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  • [Clin Cancer Res.] ImmunoPET of Malignant and Normal B Cells with 89Zr- and 124I-Labeled Obinutuzumab Antibody Fragments Reveals Differential CD20 Internalization In Vivo.

    David Geffen School of Medicine at UCLA / Kirstin A. Zettlitz*

  • 출처
    Clin Cancer Res.
  • 등재일
    2017 Dec 1
  • 저널이슈번호
    23(23):7242-7252.
  • 내용

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    Abstract

    Purpose: The B-cell antigen CD20 provides a target for antibody-based positron emission tomography (immunoPET). We engineered antibody fragments targeting human CD20 and studied their potential as immunoPET tracers in transgenic mice (huCD20TM) and in a murine lymphoma model expressing human CD20.

    Experimental Design: Anti-CD20 cys-diabody (cDb) and cys-minibody (cMb) based on rituximab and obinutuzumab (GA101) were radioiodinated and used for immunoPET imaging of a murine lymphoma model. Pairwise comparison of obinutuzumab-based antibody fragments labeled with residualizing (89Zr) versus non-residualizing (124I) radionuclides by region of interest analysis of serial PET images was conducted both in the murine lymphoma model and in huCD20TM to assess antigen modulation in vivo

    Results:124I-GAcDb and 124I-GAcMb produced high-contrast immunoPET images of B-cell lymphoma and outperformed the respective rituximab-based tracers. ImmunoPET imaging of huCD20TM showed specific uptake in lymphoid tissues. The use of the radiometal 89Zr as alternative label for GAcDb and GAcMb yielded greater target-specific uptake and retention compared with 124I-labeled tracers. Pairwise comparison of 89Zr- and 124I-labeled GAcDb and GAcMb allowed assessment of in vivo internalization of CD20/antibodycomplexes and revealed that CD20 internalization differs between malignant and endogenous B cells.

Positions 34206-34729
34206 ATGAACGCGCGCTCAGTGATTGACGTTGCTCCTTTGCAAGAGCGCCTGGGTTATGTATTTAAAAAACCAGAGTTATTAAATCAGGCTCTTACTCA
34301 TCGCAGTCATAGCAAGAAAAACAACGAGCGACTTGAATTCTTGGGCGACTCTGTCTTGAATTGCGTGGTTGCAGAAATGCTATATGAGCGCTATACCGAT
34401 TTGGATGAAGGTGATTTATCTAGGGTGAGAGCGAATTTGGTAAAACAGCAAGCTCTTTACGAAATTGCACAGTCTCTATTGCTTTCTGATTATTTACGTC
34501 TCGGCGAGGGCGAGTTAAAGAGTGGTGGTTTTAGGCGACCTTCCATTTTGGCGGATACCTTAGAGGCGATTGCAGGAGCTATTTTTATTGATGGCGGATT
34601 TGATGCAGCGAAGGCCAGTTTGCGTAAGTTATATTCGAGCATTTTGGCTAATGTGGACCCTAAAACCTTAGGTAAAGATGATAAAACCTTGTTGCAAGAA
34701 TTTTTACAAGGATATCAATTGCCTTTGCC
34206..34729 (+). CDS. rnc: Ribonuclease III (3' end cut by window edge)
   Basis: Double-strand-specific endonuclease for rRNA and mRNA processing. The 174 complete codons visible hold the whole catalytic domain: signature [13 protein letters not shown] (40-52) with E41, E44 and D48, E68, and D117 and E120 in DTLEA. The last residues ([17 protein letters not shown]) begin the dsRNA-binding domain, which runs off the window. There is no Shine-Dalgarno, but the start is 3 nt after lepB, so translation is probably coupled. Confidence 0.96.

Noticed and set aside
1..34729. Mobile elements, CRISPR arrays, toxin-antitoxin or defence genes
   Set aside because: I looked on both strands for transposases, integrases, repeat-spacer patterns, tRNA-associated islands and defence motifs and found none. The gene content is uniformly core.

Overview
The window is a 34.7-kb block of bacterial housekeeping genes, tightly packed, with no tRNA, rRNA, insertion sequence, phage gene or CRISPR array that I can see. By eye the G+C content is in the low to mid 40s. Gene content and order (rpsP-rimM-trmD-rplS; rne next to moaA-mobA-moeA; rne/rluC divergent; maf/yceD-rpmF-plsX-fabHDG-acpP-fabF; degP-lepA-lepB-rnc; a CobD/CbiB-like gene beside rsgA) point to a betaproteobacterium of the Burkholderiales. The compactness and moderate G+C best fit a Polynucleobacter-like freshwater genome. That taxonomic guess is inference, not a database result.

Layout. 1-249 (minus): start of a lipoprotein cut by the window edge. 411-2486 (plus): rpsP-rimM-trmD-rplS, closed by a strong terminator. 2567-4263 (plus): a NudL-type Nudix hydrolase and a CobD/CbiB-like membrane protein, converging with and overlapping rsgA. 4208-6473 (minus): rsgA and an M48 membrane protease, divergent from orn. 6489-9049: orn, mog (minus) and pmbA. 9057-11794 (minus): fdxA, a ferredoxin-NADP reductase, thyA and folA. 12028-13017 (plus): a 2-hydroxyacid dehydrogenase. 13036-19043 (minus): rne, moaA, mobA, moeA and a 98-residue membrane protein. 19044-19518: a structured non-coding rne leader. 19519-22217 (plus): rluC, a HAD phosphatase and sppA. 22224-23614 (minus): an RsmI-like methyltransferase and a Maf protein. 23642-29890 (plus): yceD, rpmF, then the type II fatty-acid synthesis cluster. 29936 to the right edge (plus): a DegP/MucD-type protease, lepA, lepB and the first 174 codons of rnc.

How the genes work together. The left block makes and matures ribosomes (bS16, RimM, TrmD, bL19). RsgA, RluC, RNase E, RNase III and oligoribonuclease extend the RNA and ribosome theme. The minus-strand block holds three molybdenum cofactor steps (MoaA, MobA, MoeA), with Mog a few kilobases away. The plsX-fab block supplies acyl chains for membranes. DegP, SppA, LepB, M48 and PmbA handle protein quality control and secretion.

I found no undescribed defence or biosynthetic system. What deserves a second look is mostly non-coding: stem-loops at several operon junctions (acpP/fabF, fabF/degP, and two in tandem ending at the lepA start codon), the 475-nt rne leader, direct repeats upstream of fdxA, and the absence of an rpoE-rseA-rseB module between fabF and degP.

Conclusions: These obinutuzumab-based PET tracers have the ability to noninvasively and quantitatively monitor CD20-expression and have revealed insights into CD20internalization upon antibody binding in vivo Because they are based on a humanized mAb they have the potential for direct clinical translation and could improve patient selection for targeted therapy, dosimetry prior to radioimmunotherapy, and prediction of response to therapy.

     

     

    Author information

    Zettlitz KA1, Tavaré R2, Knowles SM2, Steward KK3, Timmerman JM3, Wu AM1.
    1
    Crump Institute for Molecular Imaging, Department of Molecular and Medical Pharmacology, David Geffen School of Medicine at University of California Los Angeles, Los Angeles, California. kzettlitz@mednet.ucla.edu awu@mednet.ucla.edu.
    2
    Crump Institute for Molecular Imaging, Department of Molecular and Medical Pharmacology, David Geffen School of Medicine at University of California Los Angeles, Los Angeles, California.
    3
    Division of Hematology and Oncology, Department of Medicine, University of California Los Angeles, Los Angeles, California.

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